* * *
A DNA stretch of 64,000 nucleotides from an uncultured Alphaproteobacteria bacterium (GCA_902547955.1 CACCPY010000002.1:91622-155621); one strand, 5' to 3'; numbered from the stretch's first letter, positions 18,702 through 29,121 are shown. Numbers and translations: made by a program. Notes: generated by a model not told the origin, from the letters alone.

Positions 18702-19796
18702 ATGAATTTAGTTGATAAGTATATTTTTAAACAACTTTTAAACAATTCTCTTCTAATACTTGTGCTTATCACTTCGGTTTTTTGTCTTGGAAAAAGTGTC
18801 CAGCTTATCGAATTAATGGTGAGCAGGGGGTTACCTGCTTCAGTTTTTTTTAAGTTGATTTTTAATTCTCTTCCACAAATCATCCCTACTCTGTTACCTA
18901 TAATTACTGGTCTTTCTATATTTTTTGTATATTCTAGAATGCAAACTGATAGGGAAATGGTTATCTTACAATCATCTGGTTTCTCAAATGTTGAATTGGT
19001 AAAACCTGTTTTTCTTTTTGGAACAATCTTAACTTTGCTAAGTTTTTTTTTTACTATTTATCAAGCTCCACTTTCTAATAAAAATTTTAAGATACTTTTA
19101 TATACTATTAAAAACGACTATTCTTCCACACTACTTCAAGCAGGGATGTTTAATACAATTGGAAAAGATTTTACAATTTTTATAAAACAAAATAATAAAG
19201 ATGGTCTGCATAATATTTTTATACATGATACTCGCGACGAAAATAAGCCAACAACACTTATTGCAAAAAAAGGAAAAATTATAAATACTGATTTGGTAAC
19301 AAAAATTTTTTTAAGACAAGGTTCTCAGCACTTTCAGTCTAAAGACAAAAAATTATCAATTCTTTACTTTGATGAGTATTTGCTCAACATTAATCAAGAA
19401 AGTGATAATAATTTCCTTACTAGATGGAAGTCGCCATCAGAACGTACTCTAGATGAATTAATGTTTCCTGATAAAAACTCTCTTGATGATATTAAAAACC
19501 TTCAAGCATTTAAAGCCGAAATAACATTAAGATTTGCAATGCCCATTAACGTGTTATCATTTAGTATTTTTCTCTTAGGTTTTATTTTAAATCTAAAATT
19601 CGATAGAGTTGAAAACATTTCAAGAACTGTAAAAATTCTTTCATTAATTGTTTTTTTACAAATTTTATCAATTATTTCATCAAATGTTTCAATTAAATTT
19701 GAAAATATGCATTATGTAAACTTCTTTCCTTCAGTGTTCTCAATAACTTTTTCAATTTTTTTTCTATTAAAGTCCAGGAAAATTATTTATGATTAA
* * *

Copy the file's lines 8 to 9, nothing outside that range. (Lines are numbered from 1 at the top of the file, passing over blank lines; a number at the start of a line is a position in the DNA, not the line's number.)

19201 ATGGTCTGCATAATATTTTTATACATGATACTCGCGACGAAAATAAGCCAACAACACTTATTGCAAAAAAAGGAAAAATTATAAATACTGATTTGGTAAC
19301 AAAAATTTTTTTAAGACAAGGTTCTCAGCACTTTCAGTCTAAAGACAAAAAATTATCAATTCTTTACTTTGATGAGTATTTGCTCAACATTAATCAAGAA